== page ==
The QT interval on standard surface ECG – reflecting the total duration of ventricular myocardial depolarization and repolarization – tends to be associated with carotid artery IMT and may be considered an indicator of subclinical atherosclerosis. In males, only the corrected QT intervals (except for QTc-Bazett) showed significant associations with ICA IMT. In females, the opposite was the case and the uncorrected QT interval was related to CCA IMT. These findings suggest, that differences in carotid IMT and ventricular repolarization amongst genders might be related to hormonal but also nonhormonal effects. Due to its wide availability and ease of evaluation QT interval measurement on surface ECG appears to provide a promising method for identifying high-risk individuals, who could potentially benefit from intensive cardiovascular risk factor management in populations at large.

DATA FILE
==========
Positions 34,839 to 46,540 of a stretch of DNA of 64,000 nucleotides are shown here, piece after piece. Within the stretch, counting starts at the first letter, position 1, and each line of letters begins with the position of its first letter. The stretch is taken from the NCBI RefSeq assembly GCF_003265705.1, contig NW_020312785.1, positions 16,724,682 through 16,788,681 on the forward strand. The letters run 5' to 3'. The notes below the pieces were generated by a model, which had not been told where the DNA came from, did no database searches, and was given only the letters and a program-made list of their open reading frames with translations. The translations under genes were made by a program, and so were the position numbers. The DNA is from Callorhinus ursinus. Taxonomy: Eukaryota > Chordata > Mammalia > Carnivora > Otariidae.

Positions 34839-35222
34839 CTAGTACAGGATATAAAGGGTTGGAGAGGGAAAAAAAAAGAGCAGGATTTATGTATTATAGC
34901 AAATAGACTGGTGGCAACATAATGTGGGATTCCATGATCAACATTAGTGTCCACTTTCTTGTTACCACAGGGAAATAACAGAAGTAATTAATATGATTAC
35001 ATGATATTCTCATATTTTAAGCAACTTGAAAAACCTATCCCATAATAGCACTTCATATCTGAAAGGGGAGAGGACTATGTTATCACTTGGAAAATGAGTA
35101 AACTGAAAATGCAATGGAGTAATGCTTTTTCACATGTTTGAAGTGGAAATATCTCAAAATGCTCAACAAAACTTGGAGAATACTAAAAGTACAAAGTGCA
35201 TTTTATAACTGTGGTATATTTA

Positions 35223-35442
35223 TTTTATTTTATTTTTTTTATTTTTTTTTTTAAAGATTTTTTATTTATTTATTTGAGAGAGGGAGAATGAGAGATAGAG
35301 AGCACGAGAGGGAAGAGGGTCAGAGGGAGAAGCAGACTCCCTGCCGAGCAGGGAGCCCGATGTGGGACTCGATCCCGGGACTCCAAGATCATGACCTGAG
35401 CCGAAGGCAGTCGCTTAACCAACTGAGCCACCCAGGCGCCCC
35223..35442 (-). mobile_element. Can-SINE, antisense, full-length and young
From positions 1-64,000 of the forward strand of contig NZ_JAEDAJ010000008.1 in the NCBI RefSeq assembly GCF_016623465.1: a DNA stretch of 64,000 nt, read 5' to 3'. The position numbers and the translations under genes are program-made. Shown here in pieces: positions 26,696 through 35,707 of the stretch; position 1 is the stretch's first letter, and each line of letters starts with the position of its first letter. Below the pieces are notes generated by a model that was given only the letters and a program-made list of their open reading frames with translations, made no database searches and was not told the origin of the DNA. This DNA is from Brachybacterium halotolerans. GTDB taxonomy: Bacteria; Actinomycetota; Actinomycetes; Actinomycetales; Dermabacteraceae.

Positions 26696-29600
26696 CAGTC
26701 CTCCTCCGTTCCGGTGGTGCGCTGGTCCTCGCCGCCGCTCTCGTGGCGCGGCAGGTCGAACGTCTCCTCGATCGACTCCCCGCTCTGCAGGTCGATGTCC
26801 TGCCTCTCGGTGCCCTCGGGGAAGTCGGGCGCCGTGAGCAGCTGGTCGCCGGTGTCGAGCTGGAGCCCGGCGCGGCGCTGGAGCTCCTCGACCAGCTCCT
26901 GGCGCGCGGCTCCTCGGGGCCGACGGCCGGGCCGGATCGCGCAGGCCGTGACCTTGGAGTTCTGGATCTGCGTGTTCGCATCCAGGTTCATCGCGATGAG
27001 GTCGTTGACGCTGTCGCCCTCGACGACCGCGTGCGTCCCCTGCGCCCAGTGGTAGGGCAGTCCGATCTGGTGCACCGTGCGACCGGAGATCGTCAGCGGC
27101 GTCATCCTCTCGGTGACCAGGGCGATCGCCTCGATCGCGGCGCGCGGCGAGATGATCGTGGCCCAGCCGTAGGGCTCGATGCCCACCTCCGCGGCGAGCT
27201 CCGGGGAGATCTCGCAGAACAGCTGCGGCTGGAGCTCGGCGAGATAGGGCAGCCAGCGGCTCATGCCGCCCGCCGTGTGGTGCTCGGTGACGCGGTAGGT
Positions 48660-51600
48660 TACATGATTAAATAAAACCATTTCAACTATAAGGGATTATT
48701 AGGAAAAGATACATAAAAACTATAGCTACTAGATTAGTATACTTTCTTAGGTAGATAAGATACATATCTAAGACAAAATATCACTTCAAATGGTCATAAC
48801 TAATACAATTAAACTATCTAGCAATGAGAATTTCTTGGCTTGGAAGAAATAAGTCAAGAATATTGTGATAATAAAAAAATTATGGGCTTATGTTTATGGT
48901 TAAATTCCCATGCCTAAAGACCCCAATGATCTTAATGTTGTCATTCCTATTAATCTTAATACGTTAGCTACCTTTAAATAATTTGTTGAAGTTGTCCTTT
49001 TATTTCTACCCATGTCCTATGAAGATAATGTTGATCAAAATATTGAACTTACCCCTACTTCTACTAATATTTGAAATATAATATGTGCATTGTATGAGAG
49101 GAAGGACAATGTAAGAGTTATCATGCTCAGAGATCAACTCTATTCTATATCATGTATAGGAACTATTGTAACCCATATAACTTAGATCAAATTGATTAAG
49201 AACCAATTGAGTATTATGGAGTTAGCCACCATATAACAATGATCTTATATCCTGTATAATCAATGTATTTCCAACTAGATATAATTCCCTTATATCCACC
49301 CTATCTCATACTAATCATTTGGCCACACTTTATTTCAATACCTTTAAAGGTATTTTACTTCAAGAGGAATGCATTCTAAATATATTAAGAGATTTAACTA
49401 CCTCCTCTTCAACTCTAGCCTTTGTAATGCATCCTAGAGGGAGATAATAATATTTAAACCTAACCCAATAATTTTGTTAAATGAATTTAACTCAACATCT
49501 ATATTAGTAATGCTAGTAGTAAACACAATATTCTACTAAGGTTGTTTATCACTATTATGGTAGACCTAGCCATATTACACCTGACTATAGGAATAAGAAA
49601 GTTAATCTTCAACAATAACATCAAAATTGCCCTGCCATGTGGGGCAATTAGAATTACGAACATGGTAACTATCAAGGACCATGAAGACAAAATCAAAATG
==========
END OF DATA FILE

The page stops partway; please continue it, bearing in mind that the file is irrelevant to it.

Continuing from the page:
Conflict of interest statement

No conflict of interest was declared.